Beginner's Guide To Asset Allocation

Asset allocation refers to the process of choosing different asset classes for investment purposes. An asset class is a collection of securities having similar characteristics, attributes, and risk/return relationships

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Asset allocation

Don’t put all your eggs in one basket, goes an adage we have heard since school. The story however, dates back to 1605 when Spanish author Miguel de Cervantes wrote in his book Don Quixote "It is the part of a wise man to keep himself today for tomorrow and not venture all his eggs in one basket." Well simply put it means if you put all your valuables (eggs) in a single place (the basket) you risk losing everything, all at once, if something were to happen to that basket.


And over time this learning has been aptly used in the world of business, investing, risk management and financial planning. And therefore modern-day financial advisors can’t stop emphasising the importance of Asset allocation when it comes to growing your wealth and investing your hard-earned money.

 Beginner's Guide To Asset Allocation

Asset allocation refers to the process of choosing different asset classes for investment purposes. An asset class is a collection of securities having similar characteristics, attributes, and risk/return relationships. Examples of asset classes are equities, bonds, cash & cash equivalents. Asset allocation for an individual/family aims to optimise the portfolio based on one’s risk appetite, corpus available, time horizon and financial and life goals.

This is helpful because every type of asset class has its own cycle in terms of ebbs and flows, and depending on which asset class is at which stage in its own cycle, one’s exposure to that asset class can vary. Therefore, you essentially safeguard yourself from the impact of market volatility on your overall portfolio and enhance its stability over time.

It also offers flexibility and adaptability given the changing markets and individual goals. Diversification through asset allocation aligns with the idea of long-term stability.

And today we have multiple options to choose from. It is important to make a financial plan to understand which investment tool can be matched with which goal. Before we look at the various asset classes let's look at the determining factors and how a strategy is very important.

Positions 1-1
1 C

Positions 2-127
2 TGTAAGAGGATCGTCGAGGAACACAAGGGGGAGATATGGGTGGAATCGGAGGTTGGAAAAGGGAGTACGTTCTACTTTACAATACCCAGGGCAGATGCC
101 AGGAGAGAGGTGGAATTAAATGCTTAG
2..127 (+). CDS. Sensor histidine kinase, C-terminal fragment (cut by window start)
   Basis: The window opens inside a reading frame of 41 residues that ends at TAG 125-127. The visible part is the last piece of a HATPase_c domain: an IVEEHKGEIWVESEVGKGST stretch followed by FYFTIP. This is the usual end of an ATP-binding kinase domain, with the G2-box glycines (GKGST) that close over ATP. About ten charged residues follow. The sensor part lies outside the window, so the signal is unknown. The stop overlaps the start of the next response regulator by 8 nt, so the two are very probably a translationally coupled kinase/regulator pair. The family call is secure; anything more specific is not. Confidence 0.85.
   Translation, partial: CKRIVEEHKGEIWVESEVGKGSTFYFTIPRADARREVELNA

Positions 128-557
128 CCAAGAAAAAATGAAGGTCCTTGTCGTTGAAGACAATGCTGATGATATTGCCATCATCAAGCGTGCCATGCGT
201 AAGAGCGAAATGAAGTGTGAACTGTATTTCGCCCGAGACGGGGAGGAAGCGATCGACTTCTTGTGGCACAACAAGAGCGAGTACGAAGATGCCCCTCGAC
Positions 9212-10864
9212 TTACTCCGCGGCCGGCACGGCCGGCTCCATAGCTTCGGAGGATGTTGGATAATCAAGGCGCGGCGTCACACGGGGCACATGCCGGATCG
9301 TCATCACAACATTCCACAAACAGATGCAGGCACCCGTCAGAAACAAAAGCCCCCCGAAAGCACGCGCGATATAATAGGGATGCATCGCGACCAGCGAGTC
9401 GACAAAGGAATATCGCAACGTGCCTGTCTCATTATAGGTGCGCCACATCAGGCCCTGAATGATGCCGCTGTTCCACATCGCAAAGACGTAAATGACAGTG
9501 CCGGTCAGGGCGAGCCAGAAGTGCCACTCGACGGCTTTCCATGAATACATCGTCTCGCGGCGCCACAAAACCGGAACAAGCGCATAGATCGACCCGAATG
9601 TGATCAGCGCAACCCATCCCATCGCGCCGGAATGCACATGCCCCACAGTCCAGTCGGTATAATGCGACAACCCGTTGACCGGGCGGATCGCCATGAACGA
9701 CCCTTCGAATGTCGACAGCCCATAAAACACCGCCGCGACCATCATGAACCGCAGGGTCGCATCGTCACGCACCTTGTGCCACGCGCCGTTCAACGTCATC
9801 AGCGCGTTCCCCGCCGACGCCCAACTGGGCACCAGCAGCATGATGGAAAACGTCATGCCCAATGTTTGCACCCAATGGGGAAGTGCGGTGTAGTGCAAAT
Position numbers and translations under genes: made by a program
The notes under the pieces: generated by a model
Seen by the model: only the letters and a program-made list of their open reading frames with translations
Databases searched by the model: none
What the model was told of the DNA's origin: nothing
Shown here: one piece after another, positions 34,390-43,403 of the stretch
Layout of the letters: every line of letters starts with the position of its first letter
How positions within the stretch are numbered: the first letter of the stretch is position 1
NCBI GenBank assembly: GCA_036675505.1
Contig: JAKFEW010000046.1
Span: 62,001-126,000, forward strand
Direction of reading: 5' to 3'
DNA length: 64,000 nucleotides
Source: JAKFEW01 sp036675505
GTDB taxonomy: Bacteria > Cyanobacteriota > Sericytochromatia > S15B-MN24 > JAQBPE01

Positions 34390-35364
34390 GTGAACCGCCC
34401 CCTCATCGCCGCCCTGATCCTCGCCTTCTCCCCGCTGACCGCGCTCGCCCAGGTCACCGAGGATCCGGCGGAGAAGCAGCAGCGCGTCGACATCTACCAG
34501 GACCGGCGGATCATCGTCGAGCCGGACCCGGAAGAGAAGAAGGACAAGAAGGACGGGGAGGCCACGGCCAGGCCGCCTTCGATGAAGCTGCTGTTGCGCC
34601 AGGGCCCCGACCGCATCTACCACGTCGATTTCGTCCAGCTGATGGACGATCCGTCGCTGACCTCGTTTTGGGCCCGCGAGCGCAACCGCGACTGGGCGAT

A good asset allocation strategy will help you achieve both short-term & long-term goals by tailoring your asset allocation based on where you are in the journey as well as the market conditions at any given point in time. Important in this narrative are your time horizon, risk tolerance and life circumstances. If you are looking at having liquidity you can’t park your money in tools that lock the access to it and when withdrawn ask you to pay damages. 

Similarly, if you are planning for a retirement fund a part of the portfolio can be invested in long horizon investment tools. What is essential is to list your financial goals which must include the creation of an emergency fund, health coverage and retirement fund amongst others.

Now let's look at the different asset classes. Primarily the asset classes are divided into equities, fixed income, cash and cash equivalents each behaving differently over time. 

They can be classified as follows-

  • Equities (Stocks): Ownership shares in a company.
  • Fixed Income (Bonds): Debt securities that pay periodic interest.
  • Cash & Cash Equivalents: Short-term, highly liquid assets like money market instruments.
  • Real Estate: Physical property or land.
  • Precious metals such as gold, silver, platinum

When we talk about equities it is important to understand that they are a key component for long-term growth. Fixed-income bonds are debt securities issued by governments, corporates or other financial entities and they provide regular interest payments and are generally considered less risky than stocks. Bonds can add stability to a portfolio. Fixed income is directly impacted by the interest rate set by the Central Bank, which can change based on macroeconomic factors - again, the allocation in one’s portfolio for fixed income can vary based on the needs of the investor.


Cash Equivalents include short-term, highly liquid investments like money market funds. Keeping cash at hand is also a strategic decision, as having liquidity allows you to take advantage of sudden opportunities that might arise, like a stock market crash.

Then of course comes physical assets like real estate and commodities, such as gold. Under both categories other than the tangibles there also is the presence of REITs (Real Estate Investment Trusts) and Sovereign Gold Bonds (SGBs) which are bonds issued by the government where the underlying asset is gold.

Similar to REITs are InvITs. Infrastructure Investment Trusts (InvITs) are financial instruments that enable investors to participate in income-generating infrastructure projects, such as roads and power plants. They function as trusts, distributing returns generated from these assets to unit holders. 

Well, options are several which is why in this journey you will need help. A financial advisor can monitor and rebalance your portfolio from time to time and keep an eye on the best possible options for asset allocation and diversification in your portfolio. 

Author, investor and philanthropist Davide Swensen rightly said, "Asset allocation is the primary determinant of your portfolio returns. It’s not about which stocks or mutual funds you pick; it’s about your overall exposure to stocks, bonds, and other asset classes." 

The article is published in collaboration with the BSE Investors’ Protection Fund to spread awareness with respect to personal finance and investing, especially for women.

Asset Allocation